Summer series: Seeing Graz through another perspective – Part III

4 Volunteers, Blog post Number 3, a lot to 2 and 1 mission: Having the time of their lives while being a volunteer in Graz! Time is flying by so fast – it’s already the fourth week for our great international volunteers Ana, Tereza, Shu and Yassine who are working for Jugend am Werk. 

During these last weeks they have learned a lot about themselves and disabled people. Saying that „disabled people are capable of innovating and creating many pretty things and what I like so much about it is the moment when I see the smile on their faces“, puts also a smile on Yassine’s face. On the one hand our volunteers learned something about themselves: how to integrate easily and approach to the clients and the team members. On the other hand Tereza “hopes that the teenagers learned something from her teambuilding this week”, so in the end everyone gained some experience in a different way.

Additionally they could also improve their German in learning some new words and within four weeks they also got to know the Austrian and European culture. Shu states that she „learned lots of new things during her trip to Budapest, while taking the Eurorail for the first time“. Our four volunteers also try to cook together to introduce their cultures and national food to one another. Plus, in this past weeks Ana “learned about the Austrian economy and how Austria tries to introduce young people with problems of the professional world.”

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So aside from all the travelling and exploring Europe, you may ask yourself, how does a normal day look like as an EP? Work starts at 9 a.m. and ends in the afternoon around 3 p.m. In “incafé” there are usually people in the morning drinking coffee. Before midday, the preparations for lunch have to be done. Shu mentions that the rush hour is at lunch time when she „serves guests and sends the dishes to specific tables“. Despite all the work concerning the café, they prepare activities once a week for their colleagues to get to know them and their culture better. Tereza, who is working in a different project than Shu, states that her “work is different every week as there are more projects – sewing bags, handicraft and decorations, kitchen and two projects concerning gardening works.” Furthermore she says that working slowly is important because the goal of the organization is not quantity but “to give the opportunity to work to people who have problems finding a job”.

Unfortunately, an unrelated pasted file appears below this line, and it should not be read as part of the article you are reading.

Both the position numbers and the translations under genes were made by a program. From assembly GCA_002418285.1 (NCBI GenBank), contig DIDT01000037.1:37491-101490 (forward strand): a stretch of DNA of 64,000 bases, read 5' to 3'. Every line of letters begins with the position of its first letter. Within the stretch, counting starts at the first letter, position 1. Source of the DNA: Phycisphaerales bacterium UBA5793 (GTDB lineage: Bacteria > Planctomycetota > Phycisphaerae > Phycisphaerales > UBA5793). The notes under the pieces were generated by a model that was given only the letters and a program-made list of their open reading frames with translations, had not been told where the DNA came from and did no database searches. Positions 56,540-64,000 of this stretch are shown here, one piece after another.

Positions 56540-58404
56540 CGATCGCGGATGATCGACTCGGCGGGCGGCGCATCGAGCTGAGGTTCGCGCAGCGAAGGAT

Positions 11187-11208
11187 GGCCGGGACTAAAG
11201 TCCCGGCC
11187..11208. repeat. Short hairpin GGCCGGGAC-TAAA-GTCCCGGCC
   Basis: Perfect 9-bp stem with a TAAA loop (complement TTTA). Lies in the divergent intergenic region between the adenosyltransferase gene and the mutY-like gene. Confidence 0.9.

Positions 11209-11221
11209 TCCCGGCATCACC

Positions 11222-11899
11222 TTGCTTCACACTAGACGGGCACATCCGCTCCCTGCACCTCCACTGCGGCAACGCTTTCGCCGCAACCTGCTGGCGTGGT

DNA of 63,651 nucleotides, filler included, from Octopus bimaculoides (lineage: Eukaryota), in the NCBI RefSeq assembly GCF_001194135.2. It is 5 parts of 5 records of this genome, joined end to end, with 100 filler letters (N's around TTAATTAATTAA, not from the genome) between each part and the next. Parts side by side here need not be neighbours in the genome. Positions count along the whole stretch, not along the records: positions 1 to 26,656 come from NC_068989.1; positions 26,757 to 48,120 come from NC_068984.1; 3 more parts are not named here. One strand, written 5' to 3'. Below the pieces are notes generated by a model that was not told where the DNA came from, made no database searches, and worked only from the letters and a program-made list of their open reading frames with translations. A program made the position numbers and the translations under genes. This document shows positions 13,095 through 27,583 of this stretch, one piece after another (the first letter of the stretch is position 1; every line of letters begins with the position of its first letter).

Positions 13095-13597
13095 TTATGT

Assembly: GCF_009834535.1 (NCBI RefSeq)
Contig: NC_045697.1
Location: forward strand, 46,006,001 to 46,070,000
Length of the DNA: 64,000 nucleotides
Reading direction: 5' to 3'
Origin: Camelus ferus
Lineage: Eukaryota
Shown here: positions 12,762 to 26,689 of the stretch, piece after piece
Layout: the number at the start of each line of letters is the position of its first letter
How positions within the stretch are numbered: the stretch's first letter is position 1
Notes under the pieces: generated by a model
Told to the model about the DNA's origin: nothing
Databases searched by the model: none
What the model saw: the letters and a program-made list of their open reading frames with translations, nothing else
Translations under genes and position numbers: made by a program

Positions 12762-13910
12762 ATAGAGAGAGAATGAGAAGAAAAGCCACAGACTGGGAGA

Time is going by too fast for our four volunteers. Although after four weeks they have a daily routine, every day is still special for them because there is always something new and interesting to explore here in Graz and Europe.

And if you can’t get enough of their stories, stay tuned for the next blogpost!

Author: Giulia Di Pietro

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